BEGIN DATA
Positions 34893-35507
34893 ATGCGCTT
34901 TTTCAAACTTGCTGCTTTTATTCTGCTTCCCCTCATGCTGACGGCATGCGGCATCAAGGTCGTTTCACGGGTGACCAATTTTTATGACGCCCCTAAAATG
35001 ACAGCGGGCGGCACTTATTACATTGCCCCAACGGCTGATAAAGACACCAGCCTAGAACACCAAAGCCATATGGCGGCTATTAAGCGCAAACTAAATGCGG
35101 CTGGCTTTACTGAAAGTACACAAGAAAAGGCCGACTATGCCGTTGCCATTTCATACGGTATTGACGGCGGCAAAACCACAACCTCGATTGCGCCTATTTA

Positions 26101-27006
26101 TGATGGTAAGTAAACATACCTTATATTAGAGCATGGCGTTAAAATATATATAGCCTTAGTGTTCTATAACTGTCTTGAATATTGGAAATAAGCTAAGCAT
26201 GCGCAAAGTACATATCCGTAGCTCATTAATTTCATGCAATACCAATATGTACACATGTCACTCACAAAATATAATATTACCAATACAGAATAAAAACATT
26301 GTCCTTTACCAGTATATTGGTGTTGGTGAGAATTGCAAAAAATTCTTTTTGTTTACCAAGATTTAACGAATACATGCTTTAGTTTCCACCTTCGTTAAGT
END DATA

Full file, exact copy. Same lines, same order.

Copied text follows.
Positions 34893-35507
34893 ATGCGCTT
34901 TTTCAAACTTGCTGCTTTTATTCTGCTTCCCCTCATGCTGACGGCATGCGGCATCAAGGTCGTTTCACGGGTGACCAATTTTTATGACGCCCCTAAAATG
35001 ACAGCGGGCGGCACTTATTACATTGCCCCAACGGCTGATAAAGACACCAGCCTAGAACACCAAAGCCATATGGCGGCTATTAAGCGCAAACTAAATGCGG
35101 CTGGCTTTACTGAAAGTACACAAGAAAAGGCCGACTATGCCGTTGCCATTTCATACGGTATTGACGGCGGCAAAACCACAACCTCGATTGCGCCTATTTA

Positions 26101-27006
26101 TGATGGTAAGTAAACATACCTTATATTAGAGCATGGCGTTAAAATATATATAGCCTTAGTGTTCTATAACTGTCTTGAATATTGGAAATAAGCTAAGCAT
26201 GCGCAAAGTACATATCCGTAGCTCATTAATTTCATGCAATACCAATATGTACACATGTCACTCACAAAATATAATATTACCAATACAGAATAAAAACATT
26301 GTCCTTTACCAGTATATTGGTGTTGGTGAGAATTGCAAAAAATTCTTTTTGTTTACCAAGATTTAACGAATACATGCTTTAGTTTCCACCTTCGTTAAGT